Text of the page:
Are “cash mobs” the saving grace for local businesses?

I read on MSN today about cash mobs.  If you’ve heard of flash mobs — either the violent or the artistic kind — then it’s very similar to that.  The idea behind cash mobs is to give a booster shot to local businesses.  The cash mobs organize and descend on a particular local business to buy stuff.  It’s fun for the mobsters, and it’s great for the business, which gets an unusually brisk sales day.

This isn’t a bad thing, right?  The cash mobs don’t pretend that they’re going to single-handedly bring the country, or even their city, out of the financial doldrums.  If nothing else, they just plan to go out to have a good time:

We’d help businesses grow, we’d make people happy, we’d get stuff for ourselves, have a great time, and maybe we’d get a drink to celebrate afterward.

It’s the economy — a shifting economy

Brick and mortar stores have lost business with the rise of online retailers, most notably Amazon.com.  Booksellers have been the hardest hit — though to be fair, Borders Books and Music basically handed Amazon the keys to the front door! — mainly because Amazon is cheaper, has more in stock, and can be shopped in the comfort of one’s home.  Why settle for a measly 10% off of new books — with a paid membership, no less — when you can get 30% or more off every day, all the time?  Heck, why not go into a place with your smartphone and do a price comparison right there?  That’s what people have begun to do, and it’s not going to stop.

It’s the USP that will save a business — not charitable shoppers

Price, selection, and convenience can’t be the only reason that people buy things.  If it were, businesses would be worse off than they are now.  People must buy things in stores for other reasons.  The businesses that figure out how to capitalize on the advantages of buying from them over buying from Amazon will succeed.  This requires a crystal-clear unique selling proposition; the USP defines concisely the market it serves, and the key advantage it brings to that market.  For example, we have a local hardware shop.  It’s more expensive than Lowe’s in town for most items, but its key advantage is the personalized attention that the manager and staff give to their customers.  This isn’t at all to say that Lowe’s employees are rude when you find them, but it’s far easier to find a very helpful person at our local hardware store.

What’s more, a USP isn’t forever.  It can’t be.  The advantages of one particular store vs. cheaper alternatives will change, and the store has to adapt, branch out, deliver different value.

Local businesses with a rock-solid USP, a heart for customer service, and a keen eye for delivering value that lower-priced competition can’t, will do fine.  Local businesses that don’t will get eaten alive (though maybe a bit later if a cash mob strikes).

John Wedding

Husband. Father. Web publisher. Musician. John has blogged at Mighty Bargain Hunter since 2005, helping people to recognize life's good deals.

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Comments

  1. Thanks for the note and support!

    Andrew

  2. This cash mobs concept sounds cool and does encourage local shopping. It is bringing attention to everyone’s search for the lowest price. Hopefully in turn those people will turn to local businesses a bit more remembering why they used to go to them in the first place.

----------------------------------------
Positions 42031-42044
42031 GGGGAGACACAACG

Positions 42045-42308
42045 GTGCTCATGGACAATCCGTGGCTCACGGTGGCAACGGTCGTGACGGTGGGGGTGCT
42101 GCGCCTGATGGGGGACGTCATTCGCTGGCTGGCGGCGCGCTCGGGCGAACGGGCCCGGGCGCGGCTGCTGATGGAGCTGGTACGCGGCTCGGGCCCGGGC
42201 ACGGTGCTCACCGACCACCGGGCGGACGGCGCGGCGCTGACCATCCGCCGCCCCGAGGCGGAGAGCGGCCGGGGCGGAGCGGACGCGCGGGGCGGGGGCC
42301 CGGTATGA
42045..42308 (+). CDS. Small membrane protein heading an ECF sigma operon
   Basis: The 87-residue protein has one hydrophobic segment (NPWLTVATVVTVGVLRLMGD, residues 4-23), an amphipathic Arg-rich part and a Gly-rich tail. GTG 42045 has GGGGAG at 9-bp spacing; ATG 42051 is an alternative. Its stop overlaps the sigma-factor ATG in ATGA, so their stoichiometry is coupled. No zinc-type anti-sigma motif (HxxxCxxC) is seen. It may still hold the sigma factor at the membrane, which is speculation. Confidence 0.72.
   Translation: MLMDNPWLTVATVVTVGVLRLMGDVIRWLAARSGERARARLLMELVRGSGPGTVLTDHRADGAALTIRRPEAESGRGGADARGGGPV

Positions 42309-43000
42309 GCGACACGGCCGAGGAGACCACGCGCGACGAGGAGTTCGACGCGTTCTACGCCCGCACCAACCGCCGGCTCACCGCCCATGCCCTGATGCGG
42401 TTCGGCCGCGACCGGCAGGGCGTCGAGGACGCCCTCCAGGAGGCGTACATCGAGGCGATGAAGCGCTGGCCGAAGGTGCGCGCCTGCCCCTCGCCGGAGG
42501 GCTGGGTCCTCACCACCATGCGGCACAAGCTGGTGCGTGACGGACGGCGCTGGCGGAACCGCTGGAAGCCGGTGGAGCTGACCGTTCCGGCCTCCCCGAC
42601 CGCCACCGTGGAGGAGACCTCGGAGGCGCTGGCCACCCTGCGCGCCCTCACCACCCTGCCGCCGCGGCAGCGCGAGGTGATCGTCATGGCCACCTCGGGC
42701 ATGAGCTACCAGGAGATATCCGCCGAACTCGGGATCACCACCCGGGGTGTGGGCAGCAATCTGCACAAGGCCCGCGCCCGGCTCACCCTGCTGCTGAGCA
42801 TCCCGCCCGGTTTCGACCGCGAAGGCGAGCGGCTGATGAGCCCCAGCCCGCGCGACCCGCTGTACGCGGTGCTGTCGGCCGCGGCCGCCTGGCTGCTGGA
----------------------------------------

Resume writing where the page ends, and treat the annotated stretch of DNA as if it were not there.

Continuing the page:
3. I appreciate local business and the cash mob idea. However, I think more and more businesses will be victim of online stores, especially with the development of technology that helps online shoppers even more by finding good online deals.

  4. Cash mobs almost sound like Groupn deals, except that Groupon does not suck a huge percentage of the profits. This serves to drive business to one local company, and provides huge free marketing perks for that company for years to come! Never heard of this, but it is a very cool concept.

  5. good idea, fun way to patronize a local business,
    hopefully it brings them a dose of free advertising, showcases what they have to offer and maybe pick up a few regular customers

  6. Most small businesses would do well to read and understand Michael Porter’s classic business books, such as Competitive Strategy and Competitive Advantage. Small businesses can rarely compete on price with huge companies like Amazon and Walmart, which are price leaders. The price leaders have lower overhead and control the supply chain to a large degree.

    Small businesses need to target a narrow segment and offer differentiated products or services. The customer service at the local hardware store you mentioned is one possible strategy, but the good news is that there are many ways to differentiate. It often doesn’t make sense for the huge price leaders to target these small segments directly because it’s not worth their time to go around discovering and targeting a whole bunch of niche markets, as they can grow faster and much easier by just concentrating on the low price strategy. So this leaves available many small niches for local businesses to target.

  7. I’ve never heard of these and think they are interesting, but like you point out they may only delay the inevitable. If some business is going to go under, they are going to do so, just possibly later if 50-100 people come to their store and buy something one day. I think that the places with the best selling proposition like you mention will be able to stay around.

  8. The point you make about the USP is on the money. Any marketing/promotional tactics that aren’t done in an already solid business will hurt more than help in the long run.

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